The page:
This helps continue focus on new categories including immersive media and new segments such as social media creators, Creative Cloud Photography plan subscriptions, Adobe Premiere Pro single app subscriptions in the video category, and Creative Cloud enterprise.
Adobe Stock is the fast-growing service for stock images, videos, and millions of additional creative assets grew greater than 25% year-over-year.
With Adobe Document Cloud, they are reimaging how consumers can scan, edit, collaborate, sign, and share documents in the cloud and mobile era.
Document Cloud revenue in Q2 was a record $296 million and they grew Document Cloud ARR to $921 million driven by continued strength in Acrobat subscription adoption.
Mobile is the next frontier for digital documents and our flagship apps.
Adobe Reader for mobile and Adobe Scan continue to metastasize in popularity.
Adobe Scan, which allows you to capture everything from documents to forms, whiteboard sketches or business cards, and turn them into picture-perfect, high-quality PDFs, is now the leading scanning app in iOS and Android.
Adobe Sign, the cloud-based electronic signature solution, is another winner with customers including Merck, Hitachi, and Iowa State University.
They are using Adobe Sign to provide optimal customer experience, close out deals, and win business.
The quality of the company’s apps is far-reaching with many firms turning away from Amazon and joining Adobe in droves.
The Digital Media ARR growth has been leveling down from 30%-plus range in the last couple of quarters, and investors have begun to be concerned about the long-term trajectory.
Adobe still possesses the potential for unit conversions internationally, but domestic sales will drive the business in the short term.
Even more attractive, the company is insulated from the China ruckus.
The company is one of my favorite software stocks and is part of an exclusive club of 5-7 software stocks that are part of my long-term must-buys.
This is an effective bet on the expansion and continuous development of the digital content industry.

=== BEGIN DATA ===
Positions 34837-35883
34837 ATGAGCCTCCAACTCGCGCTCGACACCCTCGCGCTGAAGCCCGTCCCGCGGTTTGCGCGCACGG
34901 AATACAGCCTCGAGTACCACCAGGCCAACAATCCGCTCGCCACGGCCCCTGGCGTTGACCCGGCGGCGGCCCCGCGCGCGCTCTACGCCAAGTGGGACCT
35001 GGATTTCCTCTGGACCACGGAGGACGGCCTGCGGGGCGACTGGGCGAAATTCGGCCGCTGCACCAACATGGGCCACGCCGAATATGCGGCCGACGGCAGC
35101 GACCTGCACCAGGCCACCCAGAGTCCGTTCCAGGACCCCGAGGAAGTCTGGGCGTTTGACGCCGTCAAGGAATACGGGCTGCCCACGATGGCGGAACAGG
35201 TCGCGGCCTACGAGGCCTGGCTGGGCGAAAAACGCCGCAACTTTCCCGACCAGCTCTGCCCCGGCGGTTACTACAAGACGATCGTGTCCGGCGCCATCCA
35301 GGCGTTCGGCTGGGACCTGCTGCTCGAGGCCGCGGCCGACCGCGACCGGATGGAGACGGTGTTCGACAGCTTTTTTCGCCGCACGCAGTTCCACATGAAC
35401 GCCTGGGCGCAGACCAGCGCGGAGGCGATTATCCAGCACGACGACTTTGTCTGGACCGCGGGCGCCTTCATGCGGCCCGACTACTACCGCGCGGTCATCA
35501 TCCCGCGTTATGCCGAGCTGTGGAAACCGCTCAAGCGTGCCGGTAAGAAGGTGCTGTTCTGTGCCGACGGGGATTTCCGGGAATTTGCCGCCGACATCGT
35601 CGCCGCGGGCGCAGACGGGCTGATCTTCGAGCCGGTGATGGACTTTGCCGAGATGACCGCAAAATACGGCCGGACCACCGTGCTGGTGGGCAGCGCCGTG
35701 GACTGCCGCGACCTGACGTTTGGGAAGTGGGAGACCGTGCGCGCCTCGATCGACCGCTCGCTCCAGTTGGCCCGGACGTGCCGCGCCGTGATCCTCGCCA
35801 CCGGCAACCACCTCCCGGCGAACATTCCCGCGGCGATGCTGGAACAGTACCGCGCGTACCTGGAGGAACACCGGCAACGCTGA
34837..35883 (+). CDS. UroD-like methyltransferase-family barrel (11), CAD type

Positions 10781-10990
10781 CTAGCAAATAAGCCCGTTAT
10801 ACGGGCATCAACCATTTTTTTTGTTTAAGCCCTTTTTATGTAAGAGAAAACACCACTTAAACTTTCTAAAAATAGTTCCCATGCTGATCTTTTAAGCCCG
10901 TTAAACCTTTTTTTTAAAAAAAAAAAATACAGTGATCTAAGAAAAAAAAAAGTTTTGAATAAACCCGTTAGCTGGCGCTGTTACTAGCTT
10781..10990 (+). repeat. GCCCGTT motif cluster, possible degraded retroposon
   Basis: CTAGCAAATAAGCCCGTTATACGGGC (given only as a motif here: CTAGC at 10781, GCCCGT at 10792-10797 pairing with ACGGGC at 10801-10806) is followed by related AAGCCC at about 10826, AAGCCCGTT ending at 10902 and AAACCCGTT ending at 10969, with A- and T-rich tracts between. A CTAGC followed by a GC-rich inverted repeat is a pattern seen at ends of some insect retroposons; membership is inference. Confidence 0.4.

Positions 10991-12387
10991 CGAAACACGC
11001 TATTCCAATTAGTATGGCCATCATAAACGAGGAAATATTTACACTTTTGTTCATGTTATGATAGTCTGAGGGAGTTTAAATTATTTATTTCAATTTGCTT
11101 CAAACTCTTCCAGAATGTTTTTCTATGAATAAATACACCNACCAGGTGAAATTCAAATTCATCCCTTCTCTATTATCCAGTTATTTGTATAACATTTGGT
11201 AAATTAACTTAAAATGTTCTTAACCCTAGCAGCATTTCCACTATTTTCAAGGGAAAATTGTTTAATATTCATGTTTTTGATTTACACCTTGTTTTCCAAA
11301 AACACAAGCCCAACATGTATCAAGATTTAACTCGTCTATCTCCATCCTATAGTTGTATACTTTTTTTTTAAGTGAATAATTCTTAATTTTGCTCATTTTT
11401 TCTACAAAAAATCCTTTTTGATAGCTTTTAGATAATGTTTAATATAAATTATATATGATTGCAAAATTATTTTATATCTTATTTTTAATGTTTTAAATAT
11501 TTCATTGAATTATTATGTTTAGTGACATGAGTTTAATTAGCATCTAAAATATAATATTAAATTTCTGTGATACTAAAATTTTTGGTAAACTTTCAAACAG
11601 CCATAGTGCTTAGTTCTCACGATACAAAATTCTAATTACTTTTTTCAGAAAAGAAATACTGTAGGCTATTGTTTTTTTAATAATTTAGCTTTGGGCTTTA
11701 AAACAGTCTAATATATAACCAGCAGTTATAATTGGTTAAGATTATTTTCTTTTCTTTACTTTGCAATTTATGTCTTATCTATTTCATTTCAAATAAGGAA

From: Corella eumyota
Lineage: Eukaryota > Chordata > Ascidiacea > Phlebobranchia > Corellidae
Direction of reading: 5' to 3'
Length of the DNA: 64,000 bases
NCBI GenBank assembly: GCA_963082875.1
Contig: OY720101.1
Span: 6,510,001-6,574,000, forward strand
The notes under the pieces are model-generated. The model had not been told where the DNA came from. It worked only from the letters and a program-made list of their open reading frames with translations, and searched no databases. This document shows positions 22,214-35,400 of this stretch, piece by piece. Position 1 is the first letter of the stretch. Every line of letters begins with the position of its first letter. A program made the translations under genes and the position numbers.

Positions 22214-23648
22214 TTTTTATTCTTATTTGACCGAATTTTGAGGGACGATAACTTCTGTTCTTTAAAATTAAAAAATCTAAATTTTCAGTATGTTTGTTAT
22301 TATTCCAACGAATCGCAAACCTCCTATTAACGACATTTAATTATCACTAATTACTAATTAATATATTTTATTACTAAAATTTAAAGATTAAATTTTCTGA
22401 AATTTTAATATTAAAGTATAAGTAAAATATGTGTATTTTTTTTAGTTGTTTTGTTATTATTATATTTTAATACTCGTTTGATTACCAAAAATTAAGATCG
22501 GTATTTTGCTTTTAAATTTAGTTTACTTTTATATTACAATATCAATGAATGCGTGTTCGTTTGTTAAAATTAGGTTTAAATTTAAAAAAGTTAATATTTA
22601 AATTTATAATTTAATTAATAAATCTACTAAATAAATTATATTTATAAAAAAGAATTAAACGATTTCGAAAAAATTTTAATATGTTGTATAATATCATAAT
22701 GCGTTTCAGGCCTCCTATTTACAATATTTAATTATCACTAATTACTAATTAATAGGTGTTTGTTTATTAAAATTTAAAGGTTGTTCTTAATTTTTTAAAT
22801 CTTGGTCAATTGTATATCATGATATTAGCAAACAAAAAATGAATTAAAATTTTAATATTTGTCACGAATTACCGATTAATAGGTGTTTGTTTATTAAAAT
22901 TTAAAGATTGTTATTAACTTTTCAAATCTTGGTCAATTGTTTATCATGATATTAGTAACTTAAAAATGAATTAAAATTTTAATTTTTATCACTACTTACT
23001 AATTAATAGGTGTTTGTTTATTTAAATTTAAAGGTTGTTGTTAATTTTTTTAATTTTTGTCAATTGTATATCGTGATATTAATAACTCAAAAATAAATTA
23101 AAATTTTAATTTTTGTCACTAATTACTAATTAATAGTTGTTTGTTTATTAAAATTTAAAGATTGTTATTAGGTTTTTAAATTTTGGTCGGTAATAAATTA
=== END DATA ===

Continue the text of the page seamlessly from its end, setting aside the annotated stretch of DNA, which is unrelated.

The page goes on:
Even if certain formats were to blow up like a Facebook, content will evolve into some other form and Adobe will be on top of the game attempting to deliver a first rate of tools to support these new operations.
Adobe is a core enterprise stock and most businesses from big to small pay for one of their services, for example, the bare minimum is likely to result in a company paying for Adobe’s PDF viewer to capture the best method of handling PDFs.
Adobe simply does a great job of providing and supporting creative software applications to drive productivity.
And I love that this company isn’t reliant on any one tool to drive profits, being a one-trick pony in this climate has forced other companies to seriously overreach in risk and addressable market.
Wait for shares to come down for $300, traders will need a better entry point as shares have bolted from the barn door.
Mad Hedge Technology Letter
June 13, 2019
(THE TRADE WAR MOVES DOWN MARKET)
(DOCU), (PSTG), (ZUO), (MSFT), (PYPL), (ADBE)
To understand the consequences of the global trade war, just take a look at the second-tier software companies.
There has been softness in the latest earnings reports and guidance signaling a lukewarm upcoming summer.
The best-case scenario is the likes of DocuSign (DOCU) and Zuora (ZUO) rallying into the end of the year.
That is hardly a given considering the global turmoil has shifted supply chains in every which way as well as denting overall demand.
Cloud-based companies have seen meaningful weakness this earnings season, even some of them absorbing heavy losses in the wake of their quarterly results, but analysts aren’t ready to write off this industry yet.